India’s business landscape remains buoyant, highlighted by improved ranking (100) in World Bank’s recently released Ease of Doing Business Report 2018. The market has seen a gradual through significant transformation on multiple fronts including new domestic and global reforms and the ongoing war against unethical practices. While, fraud, bribery and corruption remain endemic in emerging markets including India, organizations have steadily realized that countering these risks is important to sustain successful businesses by augmenting anti-fraud measures and promoting ethics.
Global initiatives such as International Fraud Awareness Week (or Fraud Week) provide a much-needed thrust to increase awareness on fraud risks and their repercussions. In 2017, this movement is from 12 to 18 November.
Our recent newsletter, Fraud and beyond (Vol II) highlights key news and trends around fraud, non-compliance and other emerging threats, and the ways to mitigate them.
Chasing shell companies to diminish money laundering
Following demonetization to eradicate black money, counterfeit currency and terrorist financing, the Government has come down heavily on shell companies operating in India. The common modus operandi of such companies to engage in illicit activities is becoming “fronts” for layering transactions during funds transfer or making foreign remittances of black money through fake trade transactions. Banks and financial institutions will need to ramp up their anti-money laundering frameworks, including customer and vendor due diligence, risk profiling, KYC compliance and governance, and upgrade of transaction monitoring systems. The role of Robotic Process Automation (RPA) will also be instrumental in KYC compliance and enhanced due diligence procedures.
Caught in the cyber crosshairs
Global organizations across countries including India have emerged as vulnerable targets for cybercriminals, with attacks such as WannaCry, spear phishing and advanced persistent threats coming to light. Ransomware has dominated headlines worldwide, locking down hundreds of computer systems and hampering business continuity. Emerging markets have seen a massive transformation in terms of digital adoption, but cybersecurity frameworks are inadequate and incident response is still low. Corporate India needs to increase awareness, self-report cases and invest in building cyber capabilities to tide over the cyber wave.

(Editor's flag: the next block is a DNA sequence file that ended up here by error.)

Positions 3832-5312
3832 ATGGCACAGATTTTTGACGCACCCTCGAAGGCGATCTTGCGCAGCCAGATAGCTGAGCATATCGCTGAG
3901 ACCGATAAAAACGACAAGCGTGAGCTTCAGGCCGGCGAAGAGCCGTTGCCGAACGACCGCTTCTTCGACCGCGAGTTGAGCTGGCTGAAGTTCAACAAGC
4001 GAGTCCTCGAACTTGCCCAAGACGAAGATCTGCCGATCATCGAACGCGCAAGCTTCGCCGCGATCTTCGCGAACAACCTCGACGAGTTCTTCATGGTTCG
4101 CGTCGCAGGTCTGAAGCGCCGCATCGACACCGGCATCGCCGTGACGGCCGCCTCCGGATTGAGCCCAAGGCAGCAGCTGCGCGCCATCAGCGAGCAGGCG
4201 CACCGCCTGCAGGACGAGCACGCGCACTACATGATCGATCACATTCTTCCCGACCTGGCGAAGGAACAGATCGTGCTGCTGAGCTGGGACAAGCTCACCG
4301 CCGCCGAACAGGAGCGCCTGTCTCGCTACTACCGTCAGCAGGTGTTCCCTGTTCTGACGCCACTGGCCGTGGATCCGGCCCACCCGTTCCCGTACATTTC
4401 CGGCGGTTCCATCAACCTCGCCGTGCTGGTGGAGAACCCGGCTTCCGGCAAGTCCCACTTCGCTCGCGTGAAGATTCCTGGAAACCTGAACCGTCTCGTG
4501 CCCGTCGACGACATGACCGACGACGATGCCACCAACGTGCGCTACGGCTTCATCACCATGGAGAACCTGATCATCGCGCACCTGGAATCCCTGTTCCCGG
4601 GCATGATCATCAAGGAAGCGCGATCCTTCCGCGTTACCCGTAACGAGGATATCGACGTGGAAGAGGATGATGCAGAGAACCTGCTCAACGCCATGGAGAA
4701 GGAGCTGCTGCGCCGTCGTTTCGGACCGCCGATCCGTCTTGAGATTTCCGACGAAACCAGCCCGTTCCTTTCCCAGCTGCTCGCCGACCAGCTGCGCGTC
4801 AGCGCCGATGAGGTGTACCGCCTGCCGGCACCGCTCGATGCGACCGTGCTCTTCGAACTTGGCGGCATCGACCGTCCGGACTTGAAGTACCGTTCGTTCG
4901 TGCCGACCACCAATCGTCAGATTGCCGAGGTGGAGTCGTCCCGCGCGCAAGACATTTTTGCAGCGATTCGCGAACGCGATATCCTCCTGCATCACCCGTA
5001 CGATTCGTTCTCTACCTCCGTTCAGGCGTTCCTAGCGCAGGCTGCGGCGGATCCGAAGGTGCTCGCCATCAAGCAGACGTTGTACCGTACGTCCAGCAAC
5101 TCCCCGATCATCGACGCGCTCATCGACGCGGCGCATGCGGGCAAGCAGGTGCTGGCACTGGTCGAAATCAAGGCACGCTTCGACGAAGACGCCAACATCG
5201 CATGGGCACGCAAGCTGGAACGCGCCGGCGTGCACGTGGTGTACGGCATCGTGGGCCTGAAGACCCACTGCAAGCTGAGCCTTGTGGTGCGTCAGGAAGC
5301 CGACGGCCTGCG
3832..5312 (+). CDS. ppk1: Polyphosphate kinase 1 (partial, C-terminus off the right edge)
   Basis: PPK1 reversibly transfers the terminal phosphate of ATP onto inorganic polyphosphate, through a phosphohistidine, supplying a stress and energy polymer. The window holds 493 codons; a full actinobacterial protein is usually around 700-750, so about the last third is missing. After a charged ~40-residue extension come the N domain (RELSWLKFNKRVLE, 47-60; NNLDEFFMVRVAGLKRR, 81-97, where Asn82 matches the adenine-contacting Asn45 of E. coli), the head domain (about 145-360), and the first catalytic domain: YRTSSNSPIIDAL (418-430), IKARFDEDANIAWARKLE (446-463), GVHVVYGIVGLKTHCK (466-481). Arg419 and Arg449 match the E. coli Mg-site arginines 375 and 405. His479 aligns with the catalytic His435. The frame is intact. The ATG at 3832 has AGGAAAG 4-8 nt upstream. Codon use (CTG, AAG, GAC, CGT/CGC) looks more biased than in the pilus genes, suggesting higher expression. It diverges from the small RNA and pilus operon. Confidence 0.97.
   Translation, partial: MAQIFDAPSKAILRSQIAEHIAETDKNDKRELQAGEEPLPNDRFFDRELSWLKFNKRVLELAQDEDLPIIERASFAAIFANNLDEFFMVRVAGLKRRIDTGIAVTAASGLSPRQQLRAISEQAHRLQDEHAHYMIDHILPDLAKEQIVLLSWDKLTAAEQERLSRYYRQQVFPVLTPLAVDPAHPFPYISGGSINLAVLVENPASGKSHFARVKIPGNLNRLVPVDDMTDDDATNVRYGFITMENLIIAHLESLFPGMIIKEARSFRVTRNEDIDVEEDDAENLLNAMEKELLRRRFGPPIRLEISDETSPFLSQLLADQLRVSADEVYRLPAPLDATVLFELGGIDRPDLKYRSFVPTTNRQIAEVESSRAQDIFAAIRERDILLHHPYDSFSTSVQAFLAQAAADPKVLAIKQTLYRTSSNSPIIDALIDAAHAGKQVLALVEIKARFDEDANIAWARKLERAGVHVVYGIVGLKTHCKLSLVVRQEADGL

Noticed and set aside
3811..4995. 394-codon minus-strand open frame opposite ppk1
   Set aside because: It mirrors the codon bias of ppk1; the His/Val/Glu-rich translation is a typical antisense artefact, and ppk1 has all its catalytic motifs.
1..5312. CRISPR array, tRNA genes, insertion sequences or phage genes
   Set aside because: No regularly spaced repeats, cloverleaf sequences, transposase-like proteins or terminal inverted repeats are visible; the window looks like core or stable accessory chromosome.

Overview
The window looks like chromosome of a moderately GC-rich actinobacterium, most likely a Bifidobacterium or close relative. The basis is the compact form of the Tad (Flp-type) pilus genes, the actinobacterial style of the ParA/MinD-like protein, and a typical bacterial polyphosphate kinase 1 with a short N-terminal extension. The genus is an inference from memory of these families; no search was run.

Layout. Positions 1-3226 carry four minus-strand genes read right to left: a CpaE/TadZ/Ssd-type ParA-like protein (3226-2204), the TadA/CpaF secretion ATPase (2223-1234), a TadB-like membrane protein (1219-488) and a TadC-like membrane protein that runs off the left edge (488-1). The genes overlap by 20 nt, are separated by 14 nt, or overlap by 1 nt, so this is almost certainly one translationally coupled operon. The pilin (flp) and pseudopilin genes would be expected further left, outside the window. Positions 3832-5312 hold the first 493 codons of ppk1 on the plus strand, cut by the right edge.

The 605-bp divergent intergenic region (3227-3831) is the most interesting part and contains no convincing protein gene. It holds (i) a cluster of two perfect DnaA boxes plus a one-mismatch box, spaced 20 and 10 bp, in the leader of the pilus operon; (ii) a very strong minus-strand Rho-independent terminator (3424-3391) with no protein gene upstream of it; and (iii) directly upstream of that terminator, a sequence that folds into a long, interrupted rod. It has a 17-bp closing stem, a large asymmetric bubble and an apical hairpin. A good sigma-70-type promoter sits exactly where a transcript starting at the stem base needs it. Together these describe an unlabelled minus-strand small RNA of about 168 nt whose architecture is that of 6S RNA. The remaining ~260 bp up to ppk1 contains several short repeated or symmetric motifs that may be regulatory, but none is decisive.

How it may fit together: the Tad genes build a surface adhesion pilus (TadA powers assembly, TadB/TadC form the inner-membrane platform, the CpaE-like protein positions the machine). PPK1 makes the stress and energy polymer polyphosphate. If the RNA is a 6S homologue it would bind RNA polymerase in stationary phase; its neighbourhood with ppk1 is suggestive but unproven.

Corporate governance issues taking centre stage
The recommendations laid down in the report by the SEBI-appointed Uday Kotak Committee on corporate governance are expected to boost transparency and ethics in listed organizations. The suggestions include the participation of independent directors in the company’s business operations, disclosure around related party transactions, augmenting guidance and efficacy of the board and safeguarding shareholder interests. With rising unethical conduct, the role of boards and independent directors has become crucial. Resilient organizations will have to keep pace with the disruptive times, enhance anti-fraud and anti-corruption controls and motivate employees to “do the right thing.”
Preparing for GDPR compliance
The EU’s upcoming General Data Protection Regulation (GDPR), effective from 25 May 2018, is expected to bring about several changes in how global businesses deal with the personal data of EU citizens by offering increased protection, and giving them the right to manage and control their personal information. GDPR non-compliance or a data breach can call for severe warnings and penalties. The future of data protection and privacy can be strengthened through regulations such as GDPR and organizations’ ability to achieve compliance with it. Information governance programs can be crucial to charting the compliance path by building an operational program to bring in efficacy and structure with GDPR.
ISO 37001: A game changer to curb fraud and bribery
ISO 37001, the first international standard on anti-bribery management systems, has become an attractive compliance tool seeing traction among the private and public sector alike. The rise in demand is mirrored by the fact that the Governments in many nations including Peru and Singapore have already adopted it, setting an example for emerging markets to follow. As fraud, bribery and corruption continue to be major compliance risks in emerging markets, ISO 37001 can help entities evaluate and ramp up existing compliance frameworks.
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